Login
Copyright

Historian: Employment Info & Requirements

Historians study the events, ideas, institutions, and individuals of the past to unearth information, answer questions, and uncover patterns that provide a historical context for understanding modern issues. Learn about the education requirements, salary and job outlook to see if you want to pursue this career.

View popular schools

Find schools that offer these popular programs

  • American History
  • Ancient Studies
  • Asian History
  • Classical Mediterranean and Near Eastern Studies
  • Cultural Resource Management
  • European History
  • Historic Preservation
  • History of Science and Technology
  • Holocaust Studies
  • Medieval and Renaissance Studies
  • Museum Studies
  • Public History and Archival Administration

Career Definition of an Historian

Historians research, analyze, and interpret the past using all information available to them. Because the field of history is so vast, most specialize in particular time periods, countries, or regions, with many choosing to concentrate on sub-specialties such as the history of women, the history of science, or the history of farming. Historians are most commonly associated with the teaching profession. Seventy percent of all historians are employed by colleges and universities according to the American Historical Association, www.historians.org. The balance work in elementary and high school education and serve as museum curators or archivists. A small minority work in government, nonprofit, or private sector positions.

Field of Education History as well as studies in the culture and language of your chosen specialty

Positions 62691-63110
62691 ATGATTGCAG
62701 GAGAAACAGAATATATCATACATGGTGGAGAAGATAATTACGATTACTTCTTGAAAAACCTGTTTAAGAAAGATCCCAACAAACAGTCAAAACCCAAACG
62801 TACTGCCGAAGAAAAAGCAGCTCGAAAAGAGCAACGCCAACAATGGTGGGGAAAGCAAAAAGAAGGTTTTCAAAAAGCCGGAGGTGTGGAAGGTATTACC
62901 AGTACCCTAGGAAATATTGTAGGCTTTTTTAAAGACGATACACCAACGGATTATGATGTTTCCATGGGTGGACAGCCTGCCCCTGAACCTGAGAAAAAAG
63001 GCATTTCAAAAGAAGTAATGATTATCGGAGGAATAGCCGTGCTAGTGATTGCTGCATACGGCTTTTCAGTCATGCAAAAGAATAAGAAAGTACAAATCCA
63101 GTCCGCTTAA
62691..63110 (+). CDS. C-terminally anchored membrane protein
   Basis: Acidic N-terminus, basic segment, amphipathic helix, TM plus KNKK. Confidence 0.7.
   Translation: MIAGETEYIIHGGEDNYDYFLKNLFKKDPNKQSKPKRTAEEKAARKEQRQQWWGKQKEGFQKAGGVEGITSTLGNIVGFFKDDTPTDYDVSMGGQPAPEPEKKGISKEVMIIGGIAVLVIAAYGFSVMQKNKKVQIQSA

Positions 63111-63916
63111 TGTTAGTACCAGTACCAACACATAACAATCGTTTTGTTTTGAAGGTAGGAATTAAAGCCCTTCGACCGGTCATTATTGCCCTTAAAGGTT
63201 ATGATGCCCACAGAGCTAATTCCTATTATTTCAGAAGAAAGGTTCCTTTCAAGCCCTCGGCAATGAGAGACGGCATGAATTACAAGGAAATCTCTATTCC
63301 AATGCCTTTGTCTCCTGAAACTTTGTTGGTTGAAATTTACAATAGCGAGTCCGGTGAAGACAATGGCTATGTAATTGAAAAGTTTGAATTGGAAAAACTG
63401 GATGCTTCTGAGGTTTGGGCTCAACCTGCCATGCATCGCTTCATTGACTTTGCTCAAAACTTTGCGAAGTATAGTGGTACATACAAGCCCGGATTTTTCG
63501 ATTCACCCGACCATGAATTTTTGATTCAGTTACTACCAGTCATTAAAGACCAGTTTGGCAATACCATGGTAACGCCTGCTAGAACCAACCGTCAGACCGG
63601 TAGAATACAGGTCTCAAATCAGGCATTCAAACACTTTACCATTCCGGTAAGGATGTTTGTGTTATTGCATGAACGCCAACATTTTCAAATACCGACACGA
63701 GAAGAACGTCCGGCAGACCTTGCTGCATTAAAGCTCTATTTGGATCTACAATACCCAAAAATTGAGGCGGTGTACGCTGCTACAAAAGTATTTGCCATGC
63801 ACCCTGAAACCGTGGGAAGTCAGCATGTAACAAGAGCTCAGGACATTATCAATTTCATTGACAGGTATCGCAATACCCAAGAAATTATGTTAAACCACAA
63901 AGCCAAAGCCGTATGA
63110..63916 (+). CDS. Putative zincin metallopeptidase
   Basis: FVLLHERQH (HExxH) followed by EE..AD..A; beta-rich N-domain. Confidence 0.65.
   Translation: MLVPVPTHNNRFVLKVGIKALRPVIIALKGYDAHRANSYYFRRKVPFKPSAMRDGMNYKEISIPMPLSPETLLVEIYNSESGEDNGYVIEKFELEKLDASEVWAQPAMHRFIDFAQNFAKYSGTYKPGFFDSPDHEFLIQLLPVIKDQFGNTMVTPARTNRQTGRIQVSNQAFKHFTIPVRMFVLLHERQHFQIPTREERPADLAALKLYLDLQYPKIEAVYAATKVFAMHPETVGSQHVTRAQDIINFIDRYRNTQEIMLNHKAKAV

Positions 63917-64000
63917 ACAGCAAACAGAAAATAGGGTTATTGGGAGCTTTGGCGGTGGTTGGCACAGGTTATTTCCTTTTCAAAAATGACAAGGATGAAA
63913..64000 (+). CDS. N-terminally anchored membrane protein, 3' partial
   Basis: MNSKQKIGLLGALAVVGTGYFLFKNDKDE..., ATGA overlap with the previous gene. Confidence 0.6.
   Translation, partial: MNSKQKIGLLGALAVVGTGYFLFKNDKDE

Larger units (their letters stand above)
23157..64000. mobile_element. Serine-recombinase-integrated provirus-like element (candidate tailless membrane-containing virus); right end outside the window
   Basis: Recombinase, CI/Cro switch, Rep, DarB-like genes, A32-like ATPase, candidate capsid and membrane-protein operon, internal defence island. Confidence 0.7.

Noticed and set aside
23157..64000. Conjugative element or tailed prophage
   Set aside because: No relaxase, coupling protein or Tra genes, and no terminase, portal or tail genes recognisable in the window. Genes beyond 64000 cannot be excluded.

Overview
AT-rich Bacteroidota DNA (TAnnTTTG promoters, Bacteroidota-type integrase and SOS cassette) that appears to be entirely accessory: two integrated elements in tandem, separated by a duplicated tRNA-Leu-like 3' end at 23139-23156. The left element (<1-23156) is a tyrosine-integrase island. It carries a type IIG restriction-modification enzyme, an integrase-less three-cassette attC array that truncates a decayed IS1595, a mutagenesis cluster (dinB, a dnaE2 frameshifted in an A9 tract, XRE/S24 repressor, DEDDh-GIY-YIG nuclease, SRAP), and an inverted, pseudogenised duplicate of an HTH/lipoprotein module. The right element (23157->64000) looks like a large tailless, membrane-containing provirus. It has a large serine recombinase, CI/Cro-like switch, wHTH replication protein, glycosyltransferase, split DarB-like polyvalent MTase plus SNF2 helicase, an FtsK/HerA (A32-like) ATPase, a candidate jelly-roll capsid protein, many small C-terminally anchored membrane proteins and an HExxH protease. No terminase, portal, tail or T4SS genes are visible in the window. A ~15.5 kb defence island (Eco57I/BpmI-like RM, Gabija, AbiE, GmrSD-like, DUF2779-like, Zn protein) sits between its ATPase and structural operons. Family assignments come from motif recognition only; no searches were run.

Job Skills Enjoy sharing history with passion and objectivity, along with an aptitude for logical and methodical thinking
Median Salary (2015) $55,800 per year for all historians
Job Outlook (2014-2024) 2% job growth for all historians

Source: U.S. Bureau of Labor Statistics

Required Education

Although 'historian' can be used to describe both amateur and professional historians, it is reserved more recently for those who have acquired graduate degrees according to the American Historical Association, www.historians.org. A bachelor's degree or lower may get you a job in historical research, although advancement opportunities will be severely limited. In addition to history, it's also important to take courses in the language and literature of your chosen specialty in order to immerse yourself in the subject. Classes in statistics are also very helpful since historians deal with large data sets, from both the past and present.

Skills Required

A love of history and the desire to share it with others are the most important characteristics an historian can possess. Perseverance and passion are necessary to excel as an historian. Additionally, an ability to think logically and methodically along with objectivity and an open mind are essential to arriving at new ways of seeing old happenings.

Career and Economic Outlook

The U.S. Bureau of Labor Statistics (BLS, www.bls.gov), projected opportunities for historians to grow slower than average, at 2%, between 2014 and 2024. In May 2015, historians had median annual earnings of about $55,800 a year, per the BLS.

Alternate Career Options

More career choices for historians include:

Archivist

These professionals research, edit, appraise and maintain historical documents and records. A minimum of a bachelor's degree is usually required, in fields such as library science or history. Average employment expansion of 7% was projected for these jobs by the BLS, from 2014-2024. In 2015, archivists earned an annual median salary of $50,250 according to the BLS.

Anthropologist and Archaeologist

At least a master's degree is required for most positions. These professionals study the development of humans through examining languages, remains and cultures. Slower than average job expansion of 4% was predicted by the BLS, during the 2014-2024 decade. In 2015, a median annual wage of $61,220 was reported by the BLS.

Next: View Schools

What is your highest level of education?

Some College
Complete your degree or find the graduate program that's right for you.
High School Diploma
Explore schools that offer bachelor and associate degrees.
Still in High School
Earn your diploma of GED. Plan your undergraduate education.

Schools you may like:

Popular Schools

The listings below may include sponsored content but are popular choices among our users.

Find your perfect school

What is your highest level of education?